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Triumph over Adversity: Gav's Journey to Mental Wellbeing in the Welding Industry


A welder in a large warehouse

By Ian Proctor, Digital Edge


Introduction:

In the demanding field of welding, where workers spend long hours under a welding mask, mental health challenges often remain overlooked. However, the story of Gav, an employee at SCH, shines a light on the critical importance of understanding and addressing mental well-being in this profession. Through an exclusive interview, we delved deep into Gav's personal struggles, his path to recovery, and the invaluable lessons he imparts to others in the welding sector.


Chapter 1: The Breaking Point

Three years ago, Gav's life took a challenging turn as personal hardships began to unravel his overall well-being. Strained relationships, crumbling friendships, and a deteriorating mental state left Gav feeling isolated and overwhelmed. As a welder, he sought solace in his work, but the unique experience of spending eight hours a day under a welding mask intensified his struggles. Gav vividly described the mask as a metaphorical "bin on your head," where negative thoughts reverberated and feelings of isolation grew, even in the presence of colleagues.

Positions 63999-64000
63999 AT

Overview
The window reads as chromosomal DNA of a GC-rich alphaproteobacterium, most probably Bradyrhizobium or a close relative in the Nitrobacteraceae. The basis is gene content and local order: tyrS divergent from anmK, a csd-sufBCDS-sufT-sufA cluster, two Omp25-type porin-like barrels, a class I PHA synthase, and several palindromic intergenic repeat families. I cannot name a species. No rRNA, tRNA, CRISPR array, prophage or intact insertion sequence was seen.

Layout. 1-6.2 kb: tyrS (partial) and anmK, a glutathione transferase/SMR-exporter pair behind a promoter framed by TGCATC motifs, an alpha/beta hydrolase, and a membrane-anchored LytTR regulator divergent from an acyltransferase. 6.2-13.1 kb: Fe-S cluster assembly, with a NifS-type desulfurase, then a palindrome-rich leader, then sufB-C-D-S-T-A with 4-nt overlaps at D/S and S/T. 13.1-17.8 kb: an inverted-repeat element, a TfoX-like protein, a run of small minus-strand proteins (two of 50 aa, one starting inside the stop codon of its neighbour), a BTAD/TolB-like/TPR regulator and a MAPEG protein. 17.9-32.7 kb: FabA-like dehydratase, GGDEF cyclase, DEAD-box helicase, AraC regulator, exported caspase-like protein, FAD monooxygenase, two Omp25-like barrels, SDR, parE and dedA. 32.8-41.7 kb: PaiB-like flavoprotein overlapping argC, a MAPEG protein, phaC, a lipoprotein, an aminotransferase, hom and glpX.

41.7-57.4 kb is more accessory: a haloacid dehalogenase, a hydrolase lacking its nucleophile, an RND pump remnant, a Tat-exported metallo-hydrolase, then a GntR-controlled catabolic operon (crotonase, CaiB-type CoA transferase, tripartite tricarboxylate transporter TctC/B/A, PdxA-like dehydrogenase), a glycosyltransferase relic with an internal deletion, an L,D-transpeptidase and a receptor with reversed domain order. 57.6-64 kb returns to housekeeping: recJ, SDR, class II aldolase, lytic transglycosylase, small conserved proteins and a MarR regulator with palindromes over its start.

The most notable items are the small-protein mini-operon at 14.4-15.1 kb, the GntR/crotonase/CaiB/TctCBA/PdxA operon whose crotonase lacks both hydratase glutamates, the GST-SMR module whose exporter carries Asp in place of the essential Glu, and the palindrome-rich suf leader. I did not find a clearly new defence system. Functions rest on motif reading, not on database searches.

Studies have indicated that sensory deprivation can contribute to distorted thinking patterns (Lebedev et al., 2020) Research has shown that individuals facing challenging life circumstances, such as relationship struggles and social isolation, are more susceptible to mental health issues (Smith et al., 2018)


Chapter 2: Recognising the Signs

Gav's colleagues at SCH noticed the gradual transformation in his demeanour and responded with genuine concern. Among them was his line manager, Sam, who sensed that something was amiss and consistently reached out to Gav. Despite Gav's initial reluctance to open up, the support and care he received from his colleagues laid the foundation for a potential breakthrough.


Studies have highlighted the importance of social support in mitigating mental health struggles, showing that individuals who receive support from their colleagues are more likely to seek help and experience positive outcomes (Moll et al., 2019)


Chapter 3: A Heated Discussion

On a fateful day, a heated discussion unfolded on the shop floor between Gav and Gary Finley, the Managing Director of SCH. While the specifics of the confrontation may remain secondary, the incident became a significant turning point in Gav's journey. The exchange highlighted the depth of Gav's struggles, and it marked the beginning of SCH's steadfast commitment to supporting Gav and prioritising employee well-being.


Research suggests that conflicts or confrontations can serve as catalysts for change, prompting individuals to seek help and make positive changes in their lives (Dewa et al., 2019)


A welder in a large warehouse

Chapter 4: Embracing Change